Offered here for the edification and instruction of the people, and for the benefit of the world, some negative lessons in conference presentation, courtesy of my time at MLA Chicago. Many young academics will be in this thing for a long while; keep these commandments, that it may go well with you.
Read more slowly
Almost no matter how slowly you're reading now, go slower.
You don't actually have to read the whole time
Take a minute and speak, elaborate, share an anecdote. Remember, your audience has been in sessions all day, and is in no position to welcome an indiscreet wash of verbiage.
Remember: a conference paper is not quite the same as a journal article.
It's shorter, and needs less evidence/support. They can be livelier, and take more chances, since you won't be on record for the ideas therein. We might have an actual conversation following, and part of your job is to help make that happen.
To that end, Dear Conference Organizers: demand copies of the essays before the conference, and distribute to the panel.
I've been on a dozen panels and never had this happen. The first time I hear my co-panelist's paper is the moment s/he shares it with the audience as well. This means my "response" to the other papers is knee-jerk, scattered. It's no trouble to request the papers two weeks out and give us a chance at real intellectual engagement: argument, even.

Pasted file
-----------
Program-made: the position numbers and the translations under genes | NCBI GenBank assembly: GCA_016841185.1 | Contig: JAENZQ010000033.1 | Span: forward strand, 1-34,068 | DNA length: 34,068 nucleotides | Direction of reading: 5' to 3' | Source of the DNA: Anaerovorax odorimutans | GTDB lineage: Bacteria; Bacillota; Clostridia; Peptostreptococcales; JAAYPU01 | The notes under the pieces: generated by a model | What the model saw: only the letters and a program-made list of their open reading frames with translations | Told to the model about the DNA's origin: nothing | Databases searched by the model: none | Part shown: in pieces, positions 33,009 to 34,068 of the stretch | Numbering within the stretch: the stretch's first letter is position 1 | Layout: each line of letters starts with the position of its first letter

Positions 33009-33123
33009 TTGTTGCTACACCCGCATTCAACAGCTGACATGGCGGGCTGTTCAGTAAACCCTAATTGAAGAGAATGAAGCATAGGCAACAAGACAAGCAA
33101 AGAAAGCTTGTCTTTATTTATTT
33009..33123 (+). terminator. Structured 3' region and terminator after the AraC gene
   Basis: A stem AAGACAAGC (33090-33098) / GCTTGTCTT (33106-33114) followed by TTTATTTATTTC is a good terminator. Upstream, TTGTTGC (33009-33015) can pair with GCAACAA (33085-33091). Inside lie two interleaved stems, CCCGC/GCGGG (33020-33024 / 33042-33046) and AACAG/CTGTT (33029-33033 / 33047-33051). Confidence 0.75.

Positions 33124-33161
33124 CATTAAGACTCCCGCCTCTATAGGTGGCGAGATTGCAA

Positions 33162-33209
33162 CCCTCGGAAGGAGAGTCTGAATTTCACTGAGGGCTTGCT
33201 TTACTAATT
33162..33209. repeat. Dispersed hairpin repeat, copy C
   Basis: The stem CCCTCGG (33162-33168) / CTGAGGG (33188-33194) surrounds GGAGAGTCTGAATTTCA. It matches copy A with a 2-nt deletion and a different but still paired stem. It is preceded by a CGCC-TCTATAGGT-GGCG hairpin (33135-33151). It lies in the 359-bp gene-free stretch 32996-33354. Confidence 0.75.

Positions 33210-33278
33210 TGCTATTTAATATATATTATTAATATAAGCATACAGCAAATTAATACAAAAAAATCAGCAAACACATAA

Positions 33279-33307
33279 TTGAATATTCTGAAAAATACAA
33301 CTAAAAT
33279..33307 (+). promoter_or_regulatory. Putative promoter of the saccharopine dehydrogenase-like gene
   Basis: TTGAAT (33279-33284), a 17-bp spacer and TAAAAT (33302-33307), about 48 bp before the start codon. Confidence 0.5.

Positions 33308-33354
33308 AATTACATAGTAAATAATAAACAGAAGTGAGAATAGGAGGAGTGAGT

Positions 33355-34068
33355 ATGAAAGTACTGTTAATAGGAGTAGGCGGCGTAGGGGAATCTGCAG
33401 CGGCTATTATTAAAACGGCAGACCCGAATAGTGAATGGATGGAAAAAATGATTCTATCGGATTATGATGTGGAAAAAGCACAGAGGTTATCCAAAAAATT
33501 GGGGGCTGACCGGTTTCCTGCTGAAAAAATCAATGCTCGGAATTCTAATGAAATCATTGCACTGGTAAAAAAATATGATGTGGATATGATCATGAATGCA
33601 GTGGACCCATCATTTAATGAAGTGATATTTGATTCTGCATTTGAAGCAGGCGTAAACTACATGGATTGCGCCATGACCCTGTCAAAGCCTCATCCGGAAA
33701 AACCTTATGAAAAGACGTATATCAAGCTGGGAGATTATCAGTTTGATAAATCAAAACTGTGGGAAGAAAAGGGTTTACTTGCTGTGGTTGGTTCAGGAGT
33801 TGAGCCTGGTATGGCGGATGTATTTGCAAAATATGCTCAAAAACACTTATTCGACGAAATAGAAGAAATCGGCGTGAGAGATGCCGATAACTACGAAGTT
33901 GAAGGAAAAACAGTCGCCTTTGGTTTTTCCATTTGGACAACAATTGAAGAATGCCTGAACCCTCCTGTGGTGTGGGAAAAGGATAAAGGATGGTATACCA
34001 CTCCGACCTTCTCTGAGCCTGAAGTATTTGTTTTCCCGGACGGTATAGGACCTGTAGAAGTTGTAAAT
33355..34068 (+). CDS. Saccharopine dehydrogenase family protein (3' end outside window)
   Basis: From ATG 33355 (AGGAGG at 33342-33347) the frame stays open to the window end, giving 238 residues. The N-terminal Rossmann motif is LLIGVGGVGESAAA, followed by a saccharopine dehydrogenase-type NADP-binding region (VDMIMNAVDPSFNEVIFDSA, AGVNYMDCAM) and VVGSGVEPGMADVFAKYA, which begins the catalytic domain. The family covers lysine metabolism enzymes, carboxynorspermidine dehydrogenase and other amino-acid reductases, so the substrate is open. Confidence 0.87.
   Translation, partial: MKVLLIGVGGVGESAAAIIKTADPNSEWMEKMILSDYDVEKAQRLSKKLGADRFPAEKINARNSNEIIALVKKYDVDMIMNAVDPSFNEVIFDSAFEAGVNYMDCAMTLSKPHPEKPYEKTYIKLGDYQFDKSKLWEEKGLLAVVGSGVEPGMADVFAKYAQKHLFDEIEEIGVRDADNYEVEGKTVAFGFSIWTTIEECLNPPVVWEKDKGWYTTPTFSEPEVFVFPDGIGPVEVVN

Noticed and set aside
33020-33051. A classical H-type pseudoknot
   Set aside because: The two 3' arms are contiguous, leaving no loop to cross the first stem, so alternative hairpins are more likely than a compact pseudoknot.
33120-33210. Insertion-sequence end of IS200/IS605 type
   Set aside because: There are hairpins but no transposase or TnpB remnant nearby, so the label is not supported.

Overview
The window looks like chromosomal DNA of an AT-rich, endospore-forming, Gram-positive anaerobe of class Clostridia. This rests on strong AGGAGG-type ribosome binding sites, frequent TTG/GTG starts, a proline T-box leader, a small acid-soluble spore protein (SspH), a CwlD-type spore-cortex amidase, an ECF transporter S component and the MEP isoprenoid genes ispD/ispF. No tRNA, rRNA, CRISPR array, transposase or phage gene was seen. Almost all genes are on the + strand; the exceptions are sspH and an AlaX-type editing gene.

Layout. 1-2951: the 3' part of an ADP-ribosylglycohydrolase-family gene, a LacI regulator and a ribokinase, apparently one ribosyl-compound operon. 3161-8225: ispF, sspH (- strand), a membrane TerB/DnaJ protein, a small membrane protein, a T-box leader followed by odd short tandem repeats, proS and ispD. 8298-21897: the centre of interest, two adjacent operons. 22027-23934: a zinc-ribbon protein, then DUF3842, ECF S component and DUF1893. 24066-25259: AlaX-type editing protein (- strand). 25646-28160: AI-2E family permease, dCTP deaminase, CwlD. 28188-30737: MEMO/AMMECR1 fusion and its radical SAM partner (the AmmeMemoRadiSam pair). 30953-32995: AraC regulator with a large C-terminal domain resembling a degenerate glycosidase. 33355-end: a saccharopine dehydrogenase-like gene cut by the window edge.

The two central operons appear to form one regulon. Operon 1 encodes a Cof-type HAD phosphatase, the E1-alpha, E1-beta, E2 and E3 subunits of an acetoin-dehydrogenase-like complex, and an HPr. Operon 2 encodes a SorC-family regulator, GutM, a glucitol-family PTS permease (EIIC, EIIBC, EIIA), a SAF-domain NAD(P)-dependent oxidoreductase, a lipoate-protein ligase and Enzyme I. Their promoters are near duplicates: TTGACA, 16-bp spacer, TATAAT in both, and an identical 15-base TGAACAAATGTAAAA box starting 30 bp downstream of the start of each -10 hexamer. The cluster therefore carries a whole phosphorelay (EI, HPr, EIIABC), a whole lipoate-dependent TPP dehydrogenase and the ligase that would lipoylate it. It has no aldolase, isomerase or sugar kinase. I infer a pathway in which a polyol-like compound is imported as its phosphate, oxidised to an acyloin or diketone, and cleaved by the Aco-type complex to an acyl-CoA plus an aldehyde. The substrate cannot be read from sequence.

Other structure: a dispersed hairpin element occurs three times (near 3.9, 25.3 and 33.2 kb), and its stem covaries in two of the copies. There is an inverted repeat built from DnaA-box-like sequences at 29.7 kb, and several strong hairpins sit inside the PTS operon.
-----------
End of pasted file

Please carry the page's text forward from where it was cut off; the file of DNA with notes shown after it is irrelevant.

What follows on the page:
You do not have to say "unquote."
We know the quote is over because you stopped speaking in iambic pentameter. Also, we know the work and the can tell your prose from, say, Wordsworth's. If these fail, you can signal with your tone, or a pause, that the quoted material is over.
Men, if at all possible, try wearing suits that fit.
We do have to stare at your body for an hour, after all. Ladies, you're doing great.
Oh, and OMG, while you may use an iPad to take notes, you may not type notes on an old laptop during a presentation.
Especially if you have clickey, manicured nails.